Skip to content Skip to main navigation Report an accessibility issue

Dr. David Jenkins

Jenkins_2The two teams’ microcrystal designs are called Covalent Organic Frameworks (COFs). While, robust bonds hold these nanostructures together under the harshest conditions, no COFs have as yet been created with a special affinity for CO2. This is the target Custelcean and Jenkins have set for themselves.

Assembled from building blocks of repeating nodes held together by linking units, carefully planned construction could make COFs capable of trapping molecules, such as carbon dioxide, in their pores. When flue gas is forced through the microcrystals under pressure, the CO2 would stick to inner-pore compounds designed to attract these molecules more strongly than other elements in the gas—which push on through. Releasing the pressure frees the CO2 from the pores.

In year oneJenkins_3 Jenkins’ team synthesized first-generation tetrazole linking units; Custelcean’s LDRD team is using these to assemble COFs designed to attract carbon dioxide based on their electronic structure. Research on porous polymer films suggests nitrogen-based tetrazoles (five-member rings with four nitrogen atoms) and triazoles (similar but with three nitrogen atoms) improve the film’s ability to capture carbon dioxide. Custelcean’s team branched out from their originally proposed three-dimensional design to two-dimensional COFs that layer like sheets of graphite. The new configuration allows for shorter linking units, which simplifies preparation.

Jenkins’ year two research continues preparation of linking units for both designs. His team will share these with Custelcean’s team and use them to synthesize 2- and 3-D COFs with nodes prepared by the LDRD team.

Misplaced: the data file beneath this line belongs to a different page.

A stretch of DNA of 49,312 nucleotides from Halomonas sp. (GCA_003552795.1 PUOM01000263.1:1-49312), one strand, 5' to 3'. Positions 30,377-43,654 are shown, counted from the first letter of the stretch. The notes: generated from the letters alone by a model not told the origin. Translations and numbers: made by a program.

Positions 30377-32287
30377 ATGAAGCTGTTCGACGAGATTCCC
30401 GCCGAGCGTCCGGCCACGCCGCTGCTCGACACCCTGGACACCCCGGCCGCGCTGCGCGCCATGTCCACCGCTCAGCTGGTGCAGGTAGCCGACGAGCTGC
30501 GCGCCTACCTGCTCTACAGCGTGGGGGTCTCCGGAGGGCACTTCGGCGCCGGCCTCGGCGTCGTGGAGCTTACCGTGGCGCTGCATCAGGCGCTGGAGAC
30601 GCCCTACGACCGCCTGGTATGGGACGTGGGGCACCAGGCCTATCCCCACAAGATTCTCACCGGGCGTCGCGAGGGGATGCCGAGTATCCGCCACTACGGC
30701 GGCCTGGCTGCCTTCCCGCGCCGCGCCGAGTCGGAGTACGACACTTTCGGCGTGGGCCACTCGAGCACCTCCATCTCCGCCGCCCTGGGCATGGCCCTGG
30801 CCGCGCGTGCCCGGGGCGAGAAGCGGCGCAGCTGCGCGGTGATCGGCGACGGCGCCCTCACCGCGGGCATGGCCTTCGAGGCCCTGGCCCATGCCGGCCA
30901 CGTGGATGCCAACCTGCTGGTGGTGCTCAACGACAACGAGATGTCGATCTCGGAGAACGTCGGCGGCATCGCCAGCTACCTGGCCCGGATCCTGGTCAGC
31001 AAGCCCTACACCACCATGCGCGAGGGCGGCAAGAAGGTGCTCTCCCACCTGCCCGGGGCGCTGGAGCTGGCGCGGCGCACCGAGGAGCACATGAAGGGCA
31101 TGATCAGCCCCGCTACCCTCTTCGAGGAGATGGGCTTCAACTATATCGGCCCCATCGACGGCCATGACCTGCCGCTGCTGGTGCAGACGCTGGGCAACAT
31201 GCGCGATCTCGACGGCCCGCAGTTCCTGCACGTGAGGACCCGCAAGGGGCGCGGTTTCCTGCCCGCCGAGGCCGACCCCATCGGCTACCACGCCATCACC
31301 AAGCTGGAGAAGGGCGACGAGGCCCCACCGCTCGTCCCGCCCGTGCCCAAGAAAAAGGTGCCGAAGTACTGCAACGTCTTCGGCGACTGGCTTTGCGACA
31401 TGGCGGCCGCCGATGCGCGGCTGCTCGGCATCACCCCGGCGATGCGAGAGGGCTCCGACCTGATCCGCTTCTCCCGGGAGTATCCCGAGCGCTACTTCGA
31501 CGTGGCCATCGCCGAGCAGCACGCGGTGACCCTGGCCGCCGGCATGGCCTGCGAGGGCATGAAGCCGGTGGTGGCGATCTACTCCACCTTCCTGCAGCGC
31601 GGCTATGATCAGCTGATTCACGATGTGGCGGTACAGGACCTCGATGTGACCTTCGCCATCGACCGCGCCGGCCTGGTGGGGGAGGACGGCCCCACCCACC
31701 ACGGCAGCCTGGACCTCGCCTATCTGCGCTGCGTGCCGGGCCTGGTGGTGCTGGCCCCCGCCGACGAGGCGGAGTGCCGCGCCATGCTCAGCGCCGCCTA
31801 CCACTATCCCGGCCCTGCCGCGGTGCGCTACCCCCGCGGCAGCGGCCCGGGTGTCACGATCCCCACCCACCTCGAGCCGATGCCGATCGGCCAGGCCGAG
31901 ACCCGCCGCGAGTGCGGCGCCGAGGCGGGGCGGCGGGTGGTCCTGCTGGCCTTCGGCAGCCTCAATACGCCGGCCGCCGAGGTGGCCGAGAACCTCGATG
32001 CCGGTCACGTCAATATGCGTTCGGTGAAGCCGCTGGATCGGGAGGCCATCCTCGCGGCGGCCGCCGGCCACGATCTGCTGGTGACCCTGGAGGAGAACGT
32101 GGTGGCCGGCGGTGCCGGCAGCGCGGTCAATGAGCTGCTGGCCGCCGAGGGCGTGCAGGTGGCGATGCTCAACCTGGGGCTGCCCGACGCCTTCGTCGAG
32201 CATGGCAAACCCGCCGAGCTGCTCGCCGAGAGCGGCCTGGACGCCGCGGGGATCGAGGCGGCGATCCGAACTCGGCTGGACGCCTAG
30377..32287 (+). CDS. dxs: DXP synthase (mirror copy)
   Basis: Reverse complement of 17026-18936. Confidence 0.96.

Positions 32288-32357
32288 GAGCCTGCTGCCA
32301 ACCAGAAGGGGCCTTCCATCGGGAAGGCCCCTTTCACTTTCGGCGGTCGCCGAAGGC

JDRD project:
Triazole and tetrazole linkers for covalent organic frameworks for carbon dioxide capture
David Jenkins, UT Chemistry Department

LDRD project:
Novel covalent organic frameworks with tailored carbon capture functionality

Radu Custelcean, ORNL Chemical Sciences Division

Lab EquipmentAkin to Metal Organic Frameworks (MOFs) discovered twenty years ago, COFs hit the new materials scene just ten years ago. Both materials have three-dimensional, porous nanostructures built from repeating nodes held together by linking units. With carefully planned construction, each has the potential to trap molecules, such as carbon dioxide or hydrogen, and hold them in the pores for later release. MOFs have metal-ion nodes and organic linkers; COFs are assembled solely from organic building blocks and address a problem MOFs encounter in CO2 capture from flue gas.

“Most MOFs react with water, particularly the acidic water found in flue gas,” Jenkins says, “The metal-ligand bonds are weaker, making it harder for them to hold up in high heat [and] humid and acidic conditions.”

COFs have robust covalent bonds held together by shared electrons, so they are less likely to fall apart under similar conditions. On the down side, Jenkins says, COFs with a special selective affinity for CO2 have as yet to be created.

CloudsThis is the task Jenkins and Custelcean have laid out for their teams. Custelcean will synthesize frameworks and linkers designed to attract carbon dioxide based on their electronic structure. Jenkins’ linkers feature nitrogen-based compounds called tetrazoles (five-member rings with four nitrogen atoms) and triazoles (similar but with three nitrogen atoms). Recent research with porous polymer films suggests tetrazole and triazole compounds improve CO2 selectivity and uptake.

But, synthesizing COFs is not for the faint of heart. “We do combinatorial chemistry,” Jenkins says.

“It’s very much a black-box approach, in that you set up hundreds of reactions on a very small scale, making tiny changes to each, and then observe what you get. If something looks promising, we do it again on a larger scale, testing and scaling-up until we have enough material to do a full gamut of tests.

“If we can functionalize these really small pores that have no metal in them—that are much more stable once they are synthesized—and actually show they interact and bind the CO2 more strongly than with other gases, I would consider that a huge success.”

JDRD project:
Triazole and Tetrazole Linkers for Covalent Organic Frameworks for Carbon Dioxide Capture
David Jenkins, UT Department of Chemistry

LDRD project:
Novel Covalent Organic Frameworks with Tailored Carbon Capture Functionality
Radu Custelcean, ORNL Chemical Sciences Division